HC Deb 03 March 1848 vol 97 cc162-228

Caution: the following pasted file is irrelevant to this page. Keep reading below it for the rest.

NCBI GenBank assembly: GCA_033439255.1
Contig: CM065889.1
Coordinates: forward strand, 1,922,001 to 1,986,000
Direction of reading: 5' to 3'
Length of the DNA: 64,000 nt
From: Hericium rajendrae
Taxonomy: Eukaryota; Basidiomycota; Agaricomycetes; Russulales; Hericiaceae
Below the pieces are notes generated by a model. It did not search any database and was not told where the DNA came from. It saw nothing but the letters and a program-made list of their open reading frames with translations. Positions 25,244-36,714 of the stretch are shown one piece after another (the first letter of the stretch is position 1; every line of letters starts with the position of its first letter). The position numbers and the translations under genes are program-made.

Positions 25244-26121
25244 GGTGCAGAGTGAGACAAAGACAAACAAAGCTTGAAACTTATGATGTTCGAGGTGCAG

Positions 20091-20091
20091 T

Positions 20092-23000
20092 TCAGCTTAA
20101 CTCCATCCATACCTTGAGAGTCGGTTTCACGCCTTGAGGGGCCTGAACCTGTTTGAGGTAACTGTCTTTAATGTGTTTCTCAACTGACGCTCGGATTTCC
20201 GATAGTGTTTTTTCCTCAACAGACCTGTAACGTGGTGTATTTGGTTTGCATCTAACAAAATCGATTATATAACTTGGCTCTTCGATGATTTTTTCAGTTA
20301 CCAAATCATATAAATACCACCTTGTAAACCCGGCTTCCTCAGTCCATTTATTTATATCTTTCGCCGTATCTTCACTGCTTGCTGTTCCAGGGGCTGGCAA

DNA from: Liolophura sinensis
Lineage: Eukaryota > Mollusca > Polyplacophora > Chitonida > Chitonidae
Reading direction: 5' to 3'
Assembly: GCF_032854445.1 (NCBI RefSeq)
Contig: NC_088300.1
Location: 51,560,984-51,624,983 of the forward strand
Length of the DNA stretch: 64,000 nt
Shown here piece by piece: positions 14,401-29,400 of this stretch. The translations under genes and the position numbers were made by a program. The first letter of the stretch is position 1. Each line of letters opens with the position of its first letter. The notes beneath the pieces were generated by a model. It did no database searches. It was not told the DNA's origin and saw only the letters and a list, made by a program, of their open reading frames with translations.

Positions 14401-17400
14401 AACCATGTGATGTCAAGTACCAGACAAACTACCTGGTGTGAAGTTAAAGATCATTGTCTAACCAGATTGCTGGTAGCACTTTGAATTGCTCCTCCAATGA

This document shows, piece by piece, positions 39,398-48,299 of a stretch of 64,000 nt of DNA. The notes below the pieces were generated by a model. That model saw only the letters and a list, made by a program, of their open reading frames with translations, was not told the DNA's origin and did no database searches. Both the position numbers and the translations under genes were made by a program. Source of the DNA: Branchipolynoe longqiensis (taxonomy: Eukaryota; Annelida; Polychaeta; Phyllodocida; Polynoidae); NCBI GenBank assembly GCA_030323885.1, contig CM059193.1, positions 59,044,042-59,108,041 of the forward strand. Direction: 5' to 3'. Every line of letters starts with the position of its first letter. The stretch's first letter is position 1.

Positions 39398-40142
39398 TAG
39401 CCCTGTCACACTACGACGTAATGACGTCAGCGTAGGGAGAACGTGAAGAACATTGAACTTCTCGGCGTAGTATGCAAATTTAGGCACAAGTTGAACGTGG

having moved the Order of the Day for going into Committee on Ways and Means,